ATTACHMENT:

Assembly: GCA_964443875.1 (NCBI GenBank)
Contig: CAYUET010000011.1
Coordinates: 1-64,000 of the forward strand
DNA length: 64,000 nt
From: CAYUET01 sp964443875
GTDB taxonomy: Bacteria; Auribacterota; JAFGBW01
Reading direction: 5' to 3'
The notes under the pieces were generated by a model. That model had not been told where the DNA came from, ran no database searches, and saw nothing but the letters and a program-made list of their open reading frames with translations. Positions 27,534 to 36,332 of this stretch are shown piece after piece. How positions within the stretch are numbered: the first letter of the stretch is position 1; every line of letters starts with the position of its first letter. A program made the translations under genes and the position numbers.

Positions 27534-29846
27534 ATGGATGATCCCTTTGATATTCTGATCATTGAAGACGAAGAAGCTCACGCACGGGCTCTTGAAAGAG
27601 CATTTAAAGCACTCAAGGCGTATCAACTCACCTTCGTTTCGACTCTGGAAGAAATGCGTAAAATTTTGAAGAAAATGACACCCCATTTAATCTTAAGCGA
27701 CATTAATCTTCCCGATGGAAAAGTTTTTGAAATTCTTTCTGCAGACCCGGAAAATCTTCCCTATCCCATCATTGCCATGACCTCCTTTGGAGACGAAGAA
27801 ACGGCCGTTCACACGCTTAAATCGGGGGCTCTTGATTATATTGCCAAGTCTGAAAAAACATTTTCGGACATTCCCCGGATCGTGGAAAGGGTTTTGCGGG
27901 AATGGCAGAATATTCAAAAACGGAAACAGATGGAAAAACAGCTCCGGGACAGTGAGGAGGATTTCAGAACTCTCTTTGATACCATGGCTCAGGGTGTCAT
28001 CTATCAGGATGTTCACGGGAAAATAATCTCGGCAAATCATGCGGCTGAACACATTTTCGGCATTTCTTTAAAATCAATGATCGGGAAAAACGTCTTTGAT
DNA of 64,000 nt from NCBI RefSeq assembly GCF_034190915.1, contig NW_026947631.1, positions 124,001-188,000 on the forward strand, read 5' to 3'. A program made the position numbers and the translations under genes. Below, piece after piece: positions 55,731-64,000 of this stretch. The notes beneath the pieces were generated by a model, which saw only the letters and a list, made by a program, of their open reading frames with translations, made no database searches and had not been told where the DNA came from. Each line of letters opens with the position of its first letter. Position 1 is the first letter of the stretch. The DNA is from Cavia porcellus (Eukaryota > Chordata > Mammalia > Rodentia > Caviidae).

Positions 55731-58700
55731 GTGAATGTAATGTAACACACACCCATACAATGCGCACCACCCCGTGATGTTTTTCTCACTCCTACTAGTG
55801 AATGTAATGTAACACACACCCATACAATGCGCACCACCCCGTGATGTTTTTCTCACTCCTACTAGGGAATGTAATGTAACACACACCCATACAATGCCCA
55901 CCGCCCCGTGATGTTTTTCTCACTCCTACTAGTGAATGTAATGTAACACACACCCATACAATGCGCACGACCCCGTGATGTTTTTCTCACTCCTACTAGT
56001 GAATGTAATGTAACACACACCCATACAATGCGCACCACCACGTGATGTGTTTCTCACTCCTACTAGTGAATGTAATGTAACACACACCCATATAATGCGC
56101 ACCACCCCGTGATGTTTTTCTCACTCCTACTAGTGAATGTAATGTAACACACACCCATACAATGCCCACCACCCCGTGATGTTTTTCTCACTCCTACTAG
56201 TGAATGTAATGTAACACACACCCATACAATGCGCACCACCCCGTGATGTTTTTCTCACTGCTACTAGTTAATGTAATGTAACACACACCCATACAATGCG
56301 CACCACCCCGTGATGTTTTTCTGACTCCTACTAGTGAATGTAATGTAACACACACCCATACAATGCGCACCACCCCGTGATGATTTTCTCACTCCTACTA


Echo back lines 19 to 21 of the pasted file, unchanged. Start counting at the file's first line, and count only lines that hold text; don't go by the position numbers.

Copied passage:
55801 AATGTAATGTAACACACACCCATACAATGCGCACCACCCCGTGATGTTTTTCTCACTCCTACTAGGGAATGTAATGTAACACACACCCATACAATGCCCA
55901 CCGCCCCGTGATGTTTTTCTCACTCCTACTAGTGAATGTAATGTAACACACACCCATACAATGCGCACGACCCCGTGATGTTTTTCTCACTCCTACTAGT
56001 GAATGTAATGTAACACACACCCATACAATGCGCACCACCACGTGATGTGTTTCTCACTCCTACTAGTGAATGTAATGTAACACACACCCATATAATGCGC